Americans prefer personal mobility — deal with it

The past decade was a fantasyland-come-to-life for supporters of “smart growth.”

The housing boom fizzled. Gasoline prices experienced significant spikes. Alarmism over “climate change” infected the news media, academia, and popular culture. Transit projects maintained their windfall of taxpayer-terrorizing enhancements and expansions. And in states red, blue, and purple, fuel taxes were hiked.

Did these phenomena change our commuting habits?


Brian McKenzie’s “Who Drives to Work? Commuting by Automobile in the United States: 2013” is depressing reading for the car-hating club. Issued by the Census Bureau, the analysis concludes that in “recent years, the percentage of workers who commute by private vehicle remained relatively stable.”

Journeys to the office, store, or factory, McKenzie writes, “make up less than 20 percent of all trips taken, but play an important role within the mix of daily travel by determining peak travel demand across transportation systems.” In 1980, driving alone to work was the norm for 64.4 percent of employees. The figure rose to 73.2 percent in 1990 and 75.7 in 2000. In 2010, solo commuting hit its peak, at 76.6 percent. Three years later, it had plunged to … 76.4 percent.

In contrast, carpooling has been halved. It was the choice of nearly 20 percent of commuters in 1980. In 2013, sharing a ride grabbed 9.4 percent of the work-trip market.

Since the Great Recession, there’s been a tiny uptick in ridership on government-run trains and buses. (Mostly buses.) And bicycling, much to the consternation of drivers victimized by two-wheelers who refuse to obey traffic laws, is rising a bit. But the growth of working at home — i.e., business owners and telecommuters — has been much stronger. On its way to nonexistence in the early 1980s, punching a clock in pajamas climbed back to 4.4 percent in 2013.

To grasp the intensity of Americans’ preference for personal mobility, consider the commutes of those who tell census-takers that they lack access to a private vehicle “of 1-ton capacity or less.” Nearly 21 percent drive alone to work. How can that be? A worker, McKenzie notes, might “use a company car, borrow another person’s car, have a private driver, have a vehicle of more than 1-ton capacity, or use a car-sharing program.”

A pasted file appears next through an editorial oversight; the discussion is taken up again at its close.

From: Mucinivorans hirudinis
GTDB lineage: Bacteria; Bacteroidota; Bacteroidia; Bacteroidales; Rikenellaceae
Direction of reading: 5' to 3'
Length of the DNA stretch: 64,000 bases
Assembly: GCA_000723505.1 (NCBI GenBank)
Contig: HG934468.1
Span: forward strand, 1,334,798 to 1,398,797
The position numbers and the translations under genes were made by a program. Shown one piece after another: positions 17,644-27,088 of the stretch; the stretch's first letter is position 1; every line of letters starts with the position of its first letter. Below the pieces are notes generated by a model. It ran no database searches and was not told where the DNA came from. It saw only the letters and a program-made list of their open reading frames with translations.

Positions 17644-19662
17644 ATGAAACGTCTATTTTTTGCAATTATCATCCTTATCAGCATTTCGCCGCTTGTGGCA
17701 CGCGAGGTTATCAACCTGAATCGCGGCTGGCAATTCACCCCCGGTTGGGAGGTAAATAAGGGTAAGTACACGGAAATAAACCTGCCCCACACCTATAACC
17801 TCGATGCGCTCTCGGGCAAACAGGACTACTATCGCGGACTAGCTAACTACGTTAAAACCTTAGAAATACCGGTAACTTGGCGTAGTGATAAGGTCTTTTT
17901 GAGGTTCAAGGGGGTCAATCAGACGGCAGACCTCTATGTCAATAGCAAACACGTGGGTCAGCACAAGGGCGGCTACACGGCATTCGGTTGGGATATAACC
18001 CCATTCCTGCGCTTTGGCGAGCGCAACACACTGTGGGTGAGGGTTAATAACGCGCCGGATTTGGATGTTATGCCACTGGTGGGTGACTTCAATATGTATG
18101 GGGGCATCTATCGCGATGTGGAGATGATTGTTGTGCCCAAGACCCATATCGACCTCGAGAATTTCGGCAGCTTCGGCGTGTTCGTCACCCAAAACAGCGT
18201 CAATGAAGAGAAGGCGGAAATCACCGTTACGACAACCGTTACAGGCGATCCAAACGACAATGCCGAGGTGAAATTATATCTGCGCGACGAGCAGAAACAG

The country’s largest minority isn’t eschewing auto-mobility. In 2006, 65 percent of Latino workers drove alone to their place of employment. Seven years later, the portion rose to 69 percent. Carpooling’s share fell from 19 percent to 15 percent.

As for Millennials, in April, Bloomberg reported that they “accounted for 27 percent of new car sales in the U.S. last year, up from 18 percent in 2010 … . They’ve zoomed past Gen X to become the second-largest group of new car buyers after their boomer parents. Millennials are starting to find jobs and relocating to the suburbs and smaller cities, where public transport is spotty.”

We’re a suburban nation, and becoming more so. Last year, reality-based land-use scholar Wendell Cox explained a truth that few planners allow themselves to accept: “Many American cities, described commonly as urban cores, are functionally more suburban and exurban, based on urban form, density, and travel behavior characteristics.”

Decades ago, suburbs were bedroom communities. No more. Increasingly, inner- and outer-ring ‘burbs are where the jobs are. When Cox asks audiences to “guess how much of a metropolitan area’s employment” is concentrated in its central business district, responses “of 50 percent to 80 percent are not unusual.” The guesses are off — way off. For metro areas of more than 1 million residents, “the average is 7 percent … and reaches its peak at only 22 percent in New York.”

America’s boomtowns have low population densities. Riding the rails or hopping a bus presents plenty of challenges in Boston, Chicago, or San Francisco. In Houston, Nashville, Orlando, Salt Lake City, Phoenix, Oklahoma City, San Antonio, Charlotte, Las Vegas, or Dallas-Ft. Worth, they are all-but-impossible options.

McKenzie notes that “the rate of automobile commuting has stabilized in recent years after decades of increase.” But trends that can’t go on forever tend not to, and at this point, there is zero evidence of a rush toward subways, bus rapid transit, and light-rail systems. Such a shift would be, literally, un-American.

All the moonbats’ policies and all the moonbats’ propaganda can’t get Joe Sixpack and Jane Latte out of their cars and into “public” transportation. It’s failure on an epic scale. And it cause lovers of freedom and mobility to chuckle a bit, when we don’t consider the price tag.

Former Nevadan D. Dowd Muska ( writes about government, economics, and technology. He lives in Corrales, New Mexico. Follow him on Twitter @DowdMuska.

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